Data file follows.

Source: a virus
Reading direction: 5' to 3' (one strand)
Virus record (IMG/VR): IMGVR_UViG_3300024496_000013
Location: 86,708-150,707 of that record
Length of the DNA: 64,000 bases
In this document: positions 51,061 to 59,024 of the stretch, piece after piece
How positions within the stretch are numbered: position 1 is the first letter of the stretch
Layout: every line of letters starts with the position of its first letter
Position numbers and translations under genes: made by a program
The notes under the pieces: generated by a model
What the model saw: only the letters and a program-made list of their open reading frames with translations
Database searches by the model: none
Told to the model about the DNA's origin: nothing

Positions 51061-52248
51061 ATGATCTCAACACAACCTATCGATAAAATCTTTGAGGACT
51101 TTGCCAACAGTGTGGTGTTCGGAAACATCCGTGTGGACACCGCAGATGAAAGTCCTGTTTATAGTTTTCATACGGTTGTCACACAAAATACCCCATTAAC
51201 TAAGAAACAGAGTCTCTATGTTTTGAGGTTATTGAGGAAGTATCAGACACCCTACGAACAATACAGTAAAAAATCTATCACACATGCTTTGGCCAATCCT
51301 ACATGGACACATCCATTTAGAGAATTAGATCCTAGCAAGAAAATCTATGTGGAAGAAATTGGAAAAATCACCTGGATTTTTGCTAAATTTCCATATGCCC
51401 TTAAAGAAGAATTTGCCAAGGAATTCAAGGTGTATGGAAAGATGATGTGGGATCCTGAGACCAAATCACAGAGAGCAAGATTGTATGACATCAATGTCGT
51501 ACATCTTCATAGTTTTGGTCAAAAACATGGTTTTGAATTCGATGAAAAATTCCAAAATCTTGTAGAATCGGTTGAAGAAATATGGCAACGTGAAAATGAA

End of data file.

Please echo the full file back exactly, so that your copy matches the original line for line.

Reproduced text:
Source: a virus
Reading direction: 5' to 3' (one strand)
Virus record (IMG/VR): IMGVR_UViG_3300024496_000013
Location: 86,708-150,707 of that record
Length of the DNA: 64,000 bases
In this document: positions 51,061 to 59,024 of the stretch, piece after piece
How positions within the stretch are numbered: position 1 is the first letter of the stretch
Layout: every line of letters starts with the position of its first letter
Position numbers and translations under genes: made by a program
The notes under the pieces: generated by a model
What the model saw: only the letters and a program-made list of their open reading frames with translations
Database searches by the model: none
Told to the model about the DNA's origin: nothing

Positions 51061-52248
51061 ATGATCTCAACACAACCTATCGATAAAATCTTTGAGGACT
51101 TTGCCAACAGTGTGGTGTTCGGAAACATCCGTGTGGACACCGCAGATGAAAGTCCTGTTTATAGTTTTCATACGGTTGTCACACAAAATACCCCATTAAC
51201 TAAGAAACAGAGTCTCTATGTTTTGAGGTTATTGAGGAAGTATCAGACACCCTACGAACAATACAGTAAAAAATCTATCACACATGCTTTGGCCAATCCT
51301 ACATGGACACATCCATTTAGAGAATTAGATCCTAGCAAGAAAATCTATGTGGAAGAAATTGGAAAAATCACCTGGATTTTTGCTAAATTTCCATATGCCC
51401 TTAAAGAAGAATTTGCCAAGGAATTCAAGGTGTATGGAAAGATGATGTGGGATCCTGAGACCAAATCACAGAGAGCAAGATTGTATGACATCAATGTCGT
51501 ACATCTTCATAGTTTTGGTCAAAAACATGGTTTTGAATTCGATGAAAAATTCCAAAATCTTGTAGAATCGGTTGAAGAAATATGGCAACGTGAAAATGAA